2. Michael Kane
    I bought a case of your Unbleached Superfine Cake Flour. How many grams of that, unsifted, is in a cup? By unsifted, I mean poured from the bag into the scale. Thanks!
    1. Whitney Barnes
      Whitney Barnes
      1 cup of our Superfine Cake Flour would be 136 grams.
    2. Michael Kane
      Thanks for the reply, Whitney. 136g is what the bag says, 1/4 cup = 34g x 4 = 136. I did a few tests, pouring unsifted cake flour into a cup, leveling it, then weighing it and every time it was 130g. That is why I posted here, actually. A competitor’s brand of cake flour, available at most every store in a box, says 1 cup of their unsifted cake flour is 130g. I bought a case of Bob’s cake flour because I thought it would be better, and more efficient than 1 box at a time. I’m going to use 130g per cup of your cake flour a couple more times and see how things turn out.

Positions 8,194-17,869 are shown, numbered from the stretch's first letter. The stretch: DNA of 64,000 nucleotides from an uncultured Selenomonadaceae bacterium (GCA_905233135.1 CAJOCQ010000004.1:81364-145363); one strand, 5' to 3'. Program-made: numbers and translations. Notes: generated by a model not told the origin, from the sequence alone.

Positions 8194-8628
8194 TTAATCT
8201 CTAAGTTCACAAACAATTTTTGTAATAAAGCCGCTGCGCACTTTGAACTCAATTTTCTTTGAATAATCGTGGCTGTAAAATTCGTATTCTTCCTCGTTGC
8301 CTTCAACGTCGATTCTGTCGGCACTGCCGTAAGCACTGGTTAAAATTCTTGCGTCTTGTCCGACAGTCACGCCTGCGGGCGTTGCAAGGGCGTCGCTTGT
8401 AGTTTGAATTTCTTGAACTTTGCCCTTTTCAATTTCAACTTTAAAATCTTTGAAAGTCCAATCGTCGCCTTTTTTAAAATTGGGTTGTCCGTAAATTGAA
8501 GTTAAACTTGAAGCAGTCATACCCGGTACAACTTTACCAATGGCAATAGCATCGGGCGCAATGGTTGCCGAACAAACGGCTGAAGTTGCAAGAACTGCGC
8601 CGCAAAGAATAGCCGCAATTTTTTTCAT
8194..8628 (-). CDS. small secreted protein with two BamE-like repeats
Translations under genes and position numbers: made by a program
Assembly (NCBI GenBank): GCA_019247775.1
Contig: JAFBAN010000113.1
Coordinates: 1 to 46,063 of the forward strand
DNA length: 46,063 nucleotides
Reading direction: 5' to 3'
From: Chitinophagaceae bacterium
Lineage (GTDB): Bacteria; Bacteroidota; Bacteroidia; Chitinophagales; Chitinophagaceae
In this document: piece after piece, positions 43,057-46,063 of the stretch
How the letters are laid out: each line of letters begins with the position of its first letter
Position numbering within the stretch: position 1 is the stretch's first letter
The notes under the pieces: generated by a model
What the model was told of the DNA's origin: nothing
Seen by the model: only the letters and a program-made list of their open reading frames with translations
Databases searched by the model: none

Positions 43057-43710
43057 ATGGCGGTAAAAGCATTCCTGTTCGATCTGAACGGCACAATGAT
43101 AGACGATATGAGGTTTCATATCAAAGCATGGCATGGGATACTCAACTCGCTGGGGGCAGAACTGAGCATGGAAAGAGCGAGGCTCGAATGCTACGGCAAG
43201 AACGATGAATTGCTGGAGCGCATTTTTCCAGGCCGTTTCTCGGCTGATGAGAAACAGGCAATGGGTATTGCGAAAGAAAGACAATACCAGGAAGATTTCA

3. Becca
    Hello! Why is your Unbleached White AP Flour 136 grams in a cup, but King Arthur says 120? It's really hard to convert a receipt to weight when I'm using bulk flour and I can't find sources that agree on how many grams there are in a cup of unbleached all purpose flour. Can you help?
    1. Whitney Barnes
      Whitney Barnes
      Hi Becca, we base our weights on our products specifically. A great discrepancy in flour weight can also be a result of measuring technique. We recommend aerating your flour (a light whisking) then spooning the flour into the measuring cup and sweeping away the excess.
  4. valerie
    my husband has been diagnosed with celiac disease so I'm starting to bake gluten free but I'm getting conflicting information i want to know how much gluten free flour weighs one site states that all gluten free flour weighs 140 gram per 1 cup of gluten free flour another site states different weighs for different types of gluten free flour. help please
    1. Whitney Barnes
      Whitney Barnes
      Hi Valerie, you can refer to this post to see how many grams are in a cup of each flour. As you can see in the chart, each flour has a slightly different weight. This is because they are milled from different grains, each with varying density.